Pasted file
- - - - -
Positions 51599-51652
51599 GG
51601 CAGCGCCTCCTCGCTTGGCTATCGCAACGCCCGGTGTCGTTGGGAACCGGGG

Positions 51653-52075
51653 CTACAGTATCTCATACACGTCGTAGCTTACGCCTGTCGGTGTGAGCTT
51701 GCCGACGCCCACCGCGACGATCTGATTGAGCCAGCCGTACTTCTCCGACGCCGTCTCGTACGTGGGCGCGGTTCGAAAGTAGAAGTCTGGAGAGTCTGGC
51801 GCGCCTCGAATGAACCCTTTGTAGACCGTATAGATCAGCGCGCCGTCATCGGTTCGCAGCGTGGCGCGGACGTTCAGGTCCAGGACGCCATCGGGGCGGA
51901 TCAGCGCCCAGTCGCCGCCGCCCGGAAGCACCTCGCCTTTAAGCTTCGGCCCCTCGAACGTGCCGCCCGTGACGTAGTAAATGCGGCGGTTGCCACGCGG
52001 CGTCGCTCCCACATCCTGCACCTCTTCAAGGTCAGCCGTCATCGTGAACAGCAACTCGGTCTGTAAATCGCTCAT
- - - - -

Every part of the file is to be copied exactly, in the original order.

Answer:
Positions 51599-51652
51599 GG
51601 CAGCGCCTCCTCGCTTGGCTATCGCAACGCCCGGTGTCGTTGGGAACCGGGG

Positions 51653-52075
51653 CTACAGTATCTCATACACGTCGTAGCTTACGCCTGTCGGTGTGAGCTT
51701 GCCGACGCCCACCGCGACGATCTGATTGAGCCAGCCGTACTTCTCCGACGCCGTCTCGTACGTGGGCGCGGTTCGAAAGTAGAAGTCTGGAGAGTCTGGC
51801 GCGCCTCGAATGAACCCTTTGTAGACCGTATAGATCAGCGCGCCGTCATCGGTTCGCAGCGTGGCGCGGACGTTCAGGTCCAGGACGCCATCGGGGCGGA
51901 TCAGCGCCCAGTCGCCGCCGCCCGGAAGCACCTCGCCTTTAAGCTTCGGCCCCTCGAACGTGCCGCCCGTGACGTAGTAAATGCGGCGGTTGCCACGCGG
52001 CGTCGCTCCCACATCCTGCACCTCTTCAAGGTCAGCCGTCATCGTGAACAGCAACTCGGTCTGTAAATCGCTCAT